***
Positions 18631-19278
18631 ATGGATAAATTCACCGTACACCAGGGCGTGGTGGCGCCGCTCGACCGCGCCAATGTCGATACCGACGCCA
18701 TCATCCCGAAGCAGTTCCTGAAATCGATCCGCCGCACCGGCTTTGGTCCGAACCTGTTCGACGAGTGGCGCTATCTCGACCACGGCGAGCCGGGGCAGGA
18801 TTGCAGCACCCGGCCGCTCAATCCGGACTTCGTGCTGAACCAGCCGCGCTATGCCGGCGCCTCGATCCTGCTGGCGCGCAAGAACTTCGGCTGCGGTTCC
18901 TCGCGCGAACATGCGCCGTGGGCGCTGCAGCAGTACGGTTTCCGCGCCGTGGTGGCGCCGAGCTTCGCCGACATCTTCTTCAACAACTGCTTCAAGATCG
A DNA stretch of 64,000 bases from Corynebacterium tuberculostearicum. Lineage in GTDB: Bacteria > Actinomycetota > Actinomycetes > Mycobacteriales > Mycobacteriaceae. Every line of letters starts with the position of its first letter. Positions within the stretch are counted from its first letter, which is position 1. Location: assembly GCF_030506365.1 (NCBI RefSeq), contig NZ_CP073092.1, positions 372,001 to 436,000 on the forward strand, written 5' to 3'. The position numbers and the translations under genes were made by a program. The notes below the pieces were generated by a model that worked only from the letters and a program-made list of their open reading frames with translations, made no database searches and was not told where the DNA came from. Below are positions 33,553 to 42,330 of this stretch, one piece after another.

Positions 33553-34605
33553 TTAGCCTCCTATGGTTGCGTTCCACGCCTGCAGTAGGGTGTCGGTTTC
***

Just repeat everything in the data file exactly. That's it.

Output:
Positions 18631-19278
18631 ATGGATAAATTCACCGTACACCAGGGCGTGGTGGCGCCGCTCGACCGCGCCAATGTCGATACCGACGCCA
18701 TCATCCCGAAGCAGTTCCTGAAATCGATCCGCCGCACCGGCTTTGGTCCGAACCTGTTCGACGAGTGGCGCTATCTCGACCACGGCGAGCCGGGGCAGGA
18801 TTGCAGCACCCGGCCGCTCAATCCGGACTTCGTGCTGAACCAGCCGCGCTATGCCGGCGCCTCGATCCTGCTGGCGCGCAAGAACTTCGGCTGCGGTTCC
18901 TCGCGCGAACATGCGCCGTGGGCGCTGCAGCAGTACGGTTTCCGCGCCGTGGTGGCGCCGAGCTTCGCCGACATCTTCTTCAACAACTGCTTCAAGATCG
A DNA stretch of 64,000 bases from Corynebacterium tuberculostearicum. Lineage in GTDB: Bacteria > Actinomycetota > Actinomycetes > Mycobacteriales > Mycobacteriaceae. Every line of letters starts with the position of its first letter. Positions within the stretch are counted from its first letter, which is position 1. Location: assembly GCF_030506365.1 (NCBI RefSeq), contig NZ_CP073092.1, positions 372,001 to 436,000 on the forward strand, written 5' to 3'. The position numbers and the translations under genes were made by a program. The notes below the pieces were generated by a model that worked only from the letters and a program-made list of their open reading frames with translations, made no database searches and was not told where the DNA came from. Below are positions 33,553 to 42,330 of this stretch, one piece after another.

Positions 33553-34605
33553 TTAGCCTCCTATGGTTGCGTTCCACGCCTGCAGTAGGGTGTCGGTTTC